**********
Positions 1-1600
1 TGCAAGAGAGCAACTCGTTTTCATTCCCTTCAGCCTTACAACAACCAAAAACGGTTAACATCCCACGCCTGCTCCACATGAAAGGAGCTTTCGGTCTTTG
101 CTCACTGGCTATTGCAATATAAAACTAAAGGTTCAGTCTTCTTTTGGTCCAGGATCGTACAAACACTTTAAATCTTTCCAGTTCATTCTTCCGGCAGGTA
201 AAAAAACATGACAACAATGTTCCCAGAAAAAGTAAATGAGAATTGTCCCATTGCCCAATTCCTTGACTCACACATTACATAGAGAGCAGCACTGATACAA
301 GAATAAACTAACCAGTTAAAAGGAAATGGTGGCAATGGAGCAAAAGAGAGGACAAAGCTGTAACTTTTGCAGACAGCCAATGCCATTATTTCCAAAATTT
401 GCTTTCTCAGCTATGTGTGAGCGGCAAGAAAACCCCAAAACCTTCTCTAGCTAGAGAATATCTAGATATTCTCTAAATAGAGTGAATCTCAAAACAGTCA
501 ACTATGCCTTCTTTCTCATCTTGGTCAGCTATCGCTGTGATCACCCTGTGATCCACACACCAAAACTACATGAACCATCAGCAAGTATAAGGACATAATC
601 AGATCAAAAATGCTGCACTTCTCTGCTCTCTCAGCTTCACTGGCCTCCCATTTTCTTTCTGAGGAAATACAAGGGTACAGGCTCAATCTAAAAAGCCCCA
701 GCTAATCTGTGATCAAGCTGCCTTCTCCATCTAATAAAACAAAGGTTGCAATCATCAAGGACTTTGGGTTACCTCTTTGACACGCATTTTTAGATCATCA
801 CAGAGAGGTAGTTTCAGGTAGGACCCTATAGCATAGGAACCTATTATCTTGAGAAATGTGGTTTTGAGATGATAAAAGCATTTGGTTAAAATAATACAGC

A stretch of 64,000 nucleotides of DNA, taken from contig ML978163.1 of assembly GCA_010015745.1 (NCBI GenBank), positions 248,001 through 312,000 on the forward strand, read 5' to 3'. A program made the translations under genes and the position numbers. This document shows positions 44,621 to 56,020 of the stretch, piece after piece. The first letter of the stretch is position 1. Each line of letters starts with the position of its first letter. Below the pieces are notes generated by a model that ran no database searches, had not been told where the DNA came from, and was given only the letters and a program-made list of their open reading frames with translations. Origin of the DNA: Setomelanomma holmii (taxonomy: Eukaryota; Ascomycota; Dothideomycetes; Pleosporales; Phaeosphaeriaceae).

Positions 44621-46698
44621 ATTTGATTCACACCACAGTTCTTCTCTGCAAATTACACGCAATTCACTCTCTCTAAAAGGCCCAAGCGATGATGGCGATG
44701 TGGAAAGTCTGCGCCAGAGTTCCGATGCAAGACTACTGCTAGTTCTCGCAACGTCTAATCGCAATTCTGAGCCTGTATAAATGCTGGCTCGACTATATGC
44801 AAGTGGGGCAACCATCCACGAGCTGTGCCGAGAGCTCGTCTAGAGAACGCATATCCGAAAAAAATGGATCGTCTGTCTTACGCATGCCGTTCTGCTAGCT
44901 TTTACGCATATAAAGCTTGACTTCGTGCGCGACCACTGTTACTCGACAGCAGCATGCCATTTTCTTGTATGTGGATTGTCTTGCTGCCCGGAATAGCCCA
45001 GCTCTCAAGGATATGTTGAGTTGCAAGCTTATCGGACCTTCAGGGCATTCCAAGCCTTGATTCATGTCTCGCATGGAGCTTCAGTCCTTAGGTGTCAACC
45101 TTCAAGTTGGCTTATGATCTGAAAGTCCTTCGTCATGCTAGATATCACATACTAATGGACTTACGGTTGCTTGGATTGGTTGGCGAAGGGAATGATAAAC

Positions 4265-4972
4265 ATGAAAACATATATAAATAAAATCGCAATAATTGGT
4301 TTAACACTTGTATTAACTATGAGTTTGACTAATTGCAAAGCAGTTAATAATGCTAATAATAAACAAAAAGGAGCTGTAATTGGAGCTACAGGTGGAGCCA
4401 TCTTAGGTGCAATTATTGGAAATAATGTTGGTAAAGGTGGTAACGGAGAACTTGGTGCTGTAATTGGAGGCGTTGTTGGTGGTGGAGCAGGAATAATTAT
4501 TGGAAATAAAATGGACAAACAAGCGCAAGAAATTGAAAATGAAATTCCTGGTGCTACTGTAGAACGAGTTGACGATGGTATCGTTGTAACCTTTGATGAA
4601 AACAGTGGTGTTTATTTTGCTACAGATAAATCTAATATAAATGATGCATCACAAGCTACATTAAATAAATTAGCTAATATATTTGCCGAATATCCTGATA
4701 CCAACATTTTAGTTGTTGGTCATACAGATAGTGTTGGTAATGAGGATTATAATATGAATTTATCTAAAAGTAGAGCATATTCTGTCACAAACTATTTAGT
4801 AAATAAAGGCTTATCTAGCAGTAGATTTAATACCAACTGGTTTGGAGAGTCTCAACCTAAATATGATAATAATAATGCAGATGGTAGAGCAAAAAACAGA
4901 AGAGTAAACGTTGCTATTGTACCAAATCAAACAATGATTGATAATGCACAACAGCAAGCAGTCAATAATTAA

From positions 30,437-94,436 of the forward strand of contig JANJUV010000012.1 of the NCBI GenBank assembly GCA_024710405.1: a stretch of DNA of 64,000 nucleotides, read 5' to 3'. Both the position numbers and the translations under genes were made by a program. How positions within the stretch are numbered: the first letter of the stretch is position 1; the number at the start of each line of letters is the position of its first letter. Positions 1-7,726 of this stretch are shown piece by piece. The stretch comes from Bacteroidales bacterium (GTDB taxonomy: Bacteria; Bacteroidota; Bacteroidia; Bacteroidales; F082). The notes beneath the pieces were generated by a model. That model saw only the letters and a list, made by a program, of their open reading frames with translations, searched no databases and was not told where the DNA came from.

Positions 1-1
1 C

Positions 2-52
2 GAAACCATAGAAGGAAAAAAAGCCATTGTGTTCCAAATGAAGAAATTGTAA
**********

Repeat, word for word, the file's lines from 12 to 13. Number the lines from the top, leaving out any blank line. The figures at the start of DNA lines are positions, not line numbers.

Positions 44621-46698
44621 ATTTGATTCACACCACAGTTCTTCTCTGCAAATTACACGCAATTCACTCTCTCTAAAAGGCCCAAGCGATGATGGCGATG